A 7,300 mile ring of mercury was found around tar sands in northeast Alberta, Canada.
Environment Canada found that the mercury traces were up to 16 times higher than “background” levels for the region.
While the levels are still low compared to contamination in other parts of Canada such as southern Ontario and Quebec, federal scientists are saying that mercury is “the number one concern” when it comes to metal toxins generated by notoriously dirty oilsands operations, reported the Vancouver Sun.
Scientists with Environment Canada are testing a range of materials around the site, including snow and bird eggs.
Jane Kirk, one of the scientists, presented preliminary findings at an international toxicology conference in Nashville recently, and is publishing a study in 2014.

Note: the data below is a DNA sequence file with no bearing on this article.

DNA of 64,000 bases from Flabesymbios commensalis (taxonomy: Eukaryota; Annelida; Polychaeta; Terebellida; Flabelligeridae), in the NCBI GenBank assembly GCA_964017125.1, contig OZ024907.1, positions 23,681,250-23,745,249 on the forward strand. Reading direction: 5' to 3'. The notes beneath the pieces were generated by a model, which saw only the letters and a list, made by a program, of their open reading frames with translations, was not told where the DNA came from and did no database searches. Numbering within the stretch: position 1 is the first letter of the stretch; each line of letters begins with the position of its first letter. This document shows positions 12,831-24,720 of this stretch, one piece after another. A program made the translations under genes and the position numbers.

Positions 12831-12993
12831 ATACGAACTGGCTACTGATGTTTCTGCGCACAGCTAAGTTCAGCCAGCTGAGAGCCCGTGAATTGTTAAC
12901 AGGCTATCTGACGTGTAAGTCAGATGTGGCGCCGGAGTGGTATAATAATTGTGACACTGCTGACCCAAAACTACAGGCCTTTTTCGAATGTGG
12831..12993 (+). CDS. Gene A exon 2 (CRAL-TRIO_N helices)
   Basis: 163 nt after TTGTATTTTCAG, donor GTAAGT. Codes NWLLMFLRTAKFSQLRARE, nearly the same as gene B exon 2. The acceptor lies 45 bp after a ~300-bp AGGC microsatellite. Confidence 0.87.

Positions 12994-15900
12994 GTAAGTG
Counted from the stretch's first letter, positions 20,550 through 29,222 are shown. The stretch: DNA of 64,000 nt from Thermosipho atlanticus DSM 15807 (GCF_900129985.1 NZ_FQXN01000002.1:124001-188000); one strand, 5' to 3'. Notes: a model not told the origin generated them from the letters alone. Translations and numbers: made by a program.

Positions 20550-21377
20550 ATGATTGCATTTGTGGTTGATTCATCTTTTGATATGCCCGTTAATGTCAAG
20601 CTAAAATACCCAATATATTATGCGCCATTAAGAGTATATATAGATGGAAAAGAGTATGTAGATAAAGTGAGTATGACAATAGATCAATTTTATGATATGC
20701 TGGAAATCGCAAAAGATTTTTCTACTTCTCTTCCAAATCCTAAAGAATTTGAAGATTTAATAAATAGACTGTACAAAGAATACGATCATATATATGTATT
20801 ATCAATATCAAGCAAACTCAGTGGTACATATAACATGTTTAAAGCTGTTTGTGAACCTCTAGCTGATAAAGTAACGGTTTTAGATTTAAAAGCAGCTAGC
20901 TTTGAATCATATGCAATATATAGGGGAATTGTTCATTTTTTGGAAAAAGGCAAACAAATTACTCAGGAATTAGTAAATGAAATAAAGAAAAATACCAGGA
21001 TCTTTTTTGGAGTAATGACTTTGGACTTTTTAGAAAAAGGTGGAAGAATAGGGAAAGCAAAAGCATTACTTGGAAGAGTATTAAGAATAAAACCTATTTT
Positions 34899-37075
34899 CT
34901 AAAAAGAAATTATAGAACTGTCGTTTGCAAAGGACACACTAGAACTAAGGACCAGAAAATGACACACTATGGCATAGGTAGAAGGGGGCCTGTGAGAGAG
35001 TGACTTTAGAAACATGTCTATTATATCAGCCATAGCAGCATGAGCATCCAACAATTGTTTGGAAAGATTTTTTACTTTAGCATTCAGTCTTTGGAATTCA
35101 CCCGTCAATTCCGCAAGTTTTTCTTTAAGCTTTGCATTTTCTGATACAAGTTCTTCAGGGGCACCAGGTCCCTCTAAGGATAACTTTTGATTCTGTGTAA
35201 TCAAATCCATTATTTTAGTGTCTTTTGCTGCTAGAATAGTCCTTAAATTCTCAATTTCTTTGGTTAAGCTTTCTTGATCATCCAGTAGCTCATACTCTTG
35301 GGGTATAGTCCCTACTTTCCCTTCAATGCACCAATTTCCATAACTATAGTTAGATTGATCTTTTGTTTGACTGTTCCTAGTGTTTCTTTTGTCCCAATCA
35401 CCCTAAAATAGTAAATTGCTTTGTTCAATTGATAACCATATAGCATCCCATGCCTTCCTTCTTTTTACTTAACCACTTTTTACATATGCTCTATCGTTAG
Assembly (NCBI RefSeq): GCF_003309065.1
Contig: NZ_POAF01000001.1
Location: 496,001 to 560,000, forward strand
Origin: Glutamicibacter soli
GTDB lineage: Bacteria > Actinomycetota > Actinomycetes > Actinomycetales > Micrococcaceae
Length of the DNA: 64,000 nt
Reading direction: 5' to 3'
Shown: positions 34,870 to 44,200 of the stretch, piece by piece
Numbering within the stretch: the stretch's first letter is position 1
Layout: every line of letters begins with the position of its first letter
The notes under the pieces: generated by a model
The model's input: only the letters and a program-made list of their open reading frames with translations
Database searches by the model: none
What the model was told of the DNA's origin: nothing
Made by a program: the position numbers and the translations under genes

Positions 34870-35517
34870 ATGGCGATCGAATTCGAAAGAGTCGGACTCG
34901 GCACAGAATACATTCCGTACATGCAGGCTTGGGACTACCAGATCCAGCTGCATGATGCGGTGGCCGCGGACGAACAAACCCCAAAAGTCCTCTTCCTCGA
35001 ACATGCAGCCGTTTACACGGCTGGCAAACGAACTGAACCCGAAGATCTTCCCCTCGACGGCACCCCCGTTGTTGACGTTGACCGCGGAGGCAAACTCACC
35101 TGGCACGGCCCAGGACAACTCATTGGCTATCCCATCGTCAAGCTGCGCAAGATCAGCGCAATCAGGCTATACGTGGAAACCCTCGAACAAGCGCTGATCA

The levels of mercury decrease the further away from the main area of the operations.
It’s a gradual thing like a bulls’-eye,” said co-investigator Derek Muir. The bulls’-eye is described as a 7,300 mile ring.
The mercury toxin build-up is believed to be impacting some of the wildlife in the area. Mercury levels have been increasing in bird eggs, for instance.
Mercury can cause brain damage through chronic exposure, through accumulating in wildlife. Attempts to combat mercury toxins include Canadian Environment Minister Leona Aglukkaq signing an international treaty in October, pledging to reduce mercury releases in processes such as tar sand operations.